I guess we have probably exhausted our respective points. I will only discuss one here:
On 05/20/2011 09:17 PM, Christopher Cronin wrote:
> Jim wrote:
>> "I wonder what the faculty would say about the single author rule where that co-authors can legitimately be left out, along with authors and other contributors? I doubt if they would like it very much at all."> Exactly, couldn't agree more. And that's precisely why we have CHOSEN not to apply the minimum at OUR institution for the vast majority of what we do. Eight months and seven thousand records later, I can say with some confidence that RDA has presented no barrier or hindrance for Chicago to accomplish exactly what you are arguing for, James. But that doesn't mean that a different institution will make, what is for them, an equally-valid but different treatment decision for the same resource; the contribution they make to the collective is no less valuable. If a resource is peripheral to their collection and they don't need to invest in creating as robust metadata as we need for the same resource, which may be central to our collection, then we will add what we need. That's why we are here.
This shows a completely different attitude toward standards than what is in the other professions. For one thing, newer versions of standards should seek to provide improvements from what they were before, not something worse. Allowing a worse product actually says a lot. Companies whose business is storing and canning corn cannot decide on their own, without any research or discussion from the communities, to declare that the older standards were too high, that now lower standards will be allowed, say which standards they want to follow, and which standards they won't follow. But never fear, the community can "trust" whatever this specific organization makes because based on the "expertise" and "professionalism" of their own employees, nothing bad will happen. This is not how standards work. Any company who tried that with corn or wheat or automobile maintenance or electrical connections would be shut down, no matter how much they might proclaim that "their own employees will decide to do even more than is required." Yeah, sure. I don't know how many outside would believe that.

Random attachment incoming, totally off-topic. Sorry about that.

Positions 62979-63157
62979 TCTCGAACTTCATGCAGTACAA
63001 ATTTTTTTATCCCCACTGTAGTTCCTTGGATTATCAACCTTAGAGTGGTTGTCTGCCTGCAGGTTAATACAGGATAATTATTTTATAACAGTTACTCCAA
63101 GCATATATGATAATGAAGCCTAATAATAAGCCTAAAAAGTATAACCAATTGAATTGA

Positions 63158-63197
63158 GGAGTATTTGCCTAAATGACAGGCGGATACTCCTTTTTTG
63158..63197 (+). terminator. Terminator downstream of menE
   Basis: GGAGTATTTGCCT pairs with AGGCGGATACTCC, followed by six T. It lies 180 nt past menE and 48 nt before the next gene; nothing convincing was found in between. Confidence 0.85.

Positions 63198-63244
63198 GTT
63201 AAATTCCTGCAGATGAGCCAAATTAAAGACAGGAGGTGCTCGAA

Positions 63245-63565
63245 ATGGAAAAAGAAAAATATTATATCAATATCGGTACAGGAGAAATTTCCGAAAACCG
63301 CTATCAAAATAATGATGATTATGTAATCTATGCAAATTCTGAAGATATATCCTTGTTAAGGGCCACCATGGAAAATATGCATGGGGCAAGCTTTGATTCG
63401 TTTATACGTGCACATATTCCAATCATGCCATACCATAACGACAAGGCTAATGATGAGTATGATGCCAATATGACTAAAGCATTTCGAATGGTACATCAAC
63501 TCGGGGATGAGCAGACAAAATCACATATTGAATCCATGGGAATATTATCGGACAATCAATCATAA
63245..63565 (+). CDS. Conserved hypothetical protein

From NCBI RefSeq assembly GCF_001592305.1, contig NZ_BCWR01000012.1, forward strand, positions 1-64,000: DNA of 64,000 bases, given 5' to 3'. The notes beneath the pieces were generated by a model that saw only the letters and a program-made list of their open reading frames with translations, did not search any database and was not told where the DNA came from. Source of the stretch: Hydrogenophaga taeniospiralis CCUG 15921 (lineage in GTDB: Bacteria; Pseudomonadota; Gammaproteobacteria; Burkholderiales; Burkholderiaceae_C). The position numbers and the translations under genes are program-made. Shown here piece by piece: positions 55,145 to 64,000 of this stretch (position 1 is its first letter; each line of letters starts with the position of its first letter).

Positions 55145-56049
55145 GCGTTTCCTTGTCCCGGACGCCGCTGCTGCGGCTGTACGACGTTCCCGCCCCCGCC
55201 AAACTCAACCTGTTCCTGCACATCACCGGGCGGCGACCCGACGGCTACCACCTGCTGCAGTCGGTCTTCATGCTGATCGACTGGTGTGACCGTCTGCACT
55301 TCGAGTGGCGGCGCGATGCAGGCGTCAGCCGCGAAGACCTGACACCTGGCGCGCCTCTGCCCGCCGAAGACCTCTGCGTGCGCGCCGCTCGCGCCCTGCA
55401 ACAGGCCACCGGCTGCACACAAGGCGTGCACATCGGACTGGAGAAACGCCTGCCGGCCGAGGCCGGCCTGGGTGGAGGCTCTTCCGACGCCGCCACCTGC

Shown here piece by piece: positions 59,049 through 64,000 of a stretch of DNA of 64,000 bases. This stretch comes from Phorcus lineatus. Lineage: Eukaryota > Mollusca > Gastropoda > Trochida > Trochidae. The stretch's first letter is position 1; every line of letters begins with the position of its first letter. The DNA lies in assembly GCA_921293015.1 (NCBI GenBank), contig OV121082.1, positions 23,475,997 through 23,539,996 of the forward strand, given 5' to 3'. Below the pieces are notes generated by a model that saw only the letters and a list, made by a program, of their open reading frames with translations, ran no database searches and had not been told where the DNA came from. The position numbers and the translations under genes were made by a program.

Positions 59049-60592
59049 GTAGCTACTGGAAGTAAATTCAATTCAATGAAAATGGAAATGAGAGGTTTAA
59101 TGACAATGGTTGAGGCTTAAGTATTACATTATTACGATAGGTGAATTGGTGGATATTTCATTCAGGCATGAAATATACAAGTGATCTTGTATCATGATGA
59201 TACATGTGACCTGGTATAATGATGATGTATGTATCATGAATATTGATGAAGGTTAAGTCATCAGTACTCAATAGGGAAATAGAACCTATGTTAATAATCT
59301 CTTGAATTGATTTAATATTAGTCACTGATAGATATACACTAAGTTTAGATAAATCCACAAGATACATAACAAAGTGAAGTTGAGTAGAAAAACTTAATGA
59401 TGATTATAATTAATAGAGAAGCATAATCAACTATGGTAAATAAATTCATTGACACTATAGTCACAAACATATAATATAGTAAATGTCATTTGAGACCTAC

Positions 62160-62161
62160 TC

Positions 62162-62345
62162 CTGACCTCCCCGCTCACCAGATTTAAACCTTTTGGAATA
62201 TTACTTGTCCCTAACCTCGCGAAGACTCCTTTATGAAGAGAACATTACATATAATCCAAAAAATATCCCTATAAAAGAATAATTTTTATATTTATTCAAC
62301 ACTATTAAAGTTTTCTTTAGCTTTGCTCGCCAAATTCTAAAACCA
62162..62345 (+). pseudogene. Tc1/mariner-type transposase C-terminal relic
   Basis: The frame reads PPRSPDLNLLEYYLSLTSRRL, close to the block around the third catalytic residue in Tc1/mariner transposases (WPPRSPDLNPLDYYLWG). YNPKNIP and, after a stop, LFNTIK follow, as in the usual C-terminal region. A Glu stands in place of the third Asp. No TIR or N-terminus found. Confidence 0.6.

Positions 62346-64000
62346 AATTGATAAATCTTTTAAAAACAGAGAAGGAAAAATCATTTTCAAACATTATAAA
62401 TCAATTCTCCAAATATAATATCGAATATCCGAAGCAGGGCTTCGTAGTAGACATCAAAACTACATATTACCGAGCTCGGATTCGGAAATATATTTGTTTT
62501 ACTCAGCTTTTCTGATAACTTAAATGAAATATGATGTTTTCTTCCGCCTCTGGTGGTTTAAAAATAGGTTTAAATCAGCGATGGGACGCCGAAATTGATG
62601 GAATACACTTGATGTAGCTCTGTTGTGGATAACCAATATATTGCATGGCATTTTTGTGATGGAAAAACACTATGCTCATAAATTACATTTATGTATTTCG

This isn't saying anything insulting about catalogers or the profession. It's merely saying that catalogers are no better, and no worse, than anybody else in the world. They are just human beings.
Again, RDA's standard was made arbitrarily--unless somebody out there can point to some kind of research done that showed our patrons wanted only a single author, plus a translator, plus an illustrator only of childrens' books, although I have never heard anybody suggest this--and then dropped it all into the lap of the cataloger. Just a couple of years ago--even right now, that is considered to be *not good enough* and can only be considered a huge step backward from what it has been.
Certainly, each institution can edit any record they receive, but then they stay on that crazy merry-go-round we are on now, where everybody is expected to edit each other's records because they just aren't good enough, and I am sure institutions will do it for a little while until they give up (again) from too many records to update and too much work to do. I certainly don't see how this is any kind of advance at all. You sure couldn't sell candy bars that way, checking each and every one for yuck inside before somebody got it!
What will you do when massive numbers of records come in--all following the RDA standard--that only have a single author? Or do you really think this won't happen because catalogers are too "professional" to allow standards to fall? Why not fault the standard itself? Why even allow it to happen and then have to clean up afterwards?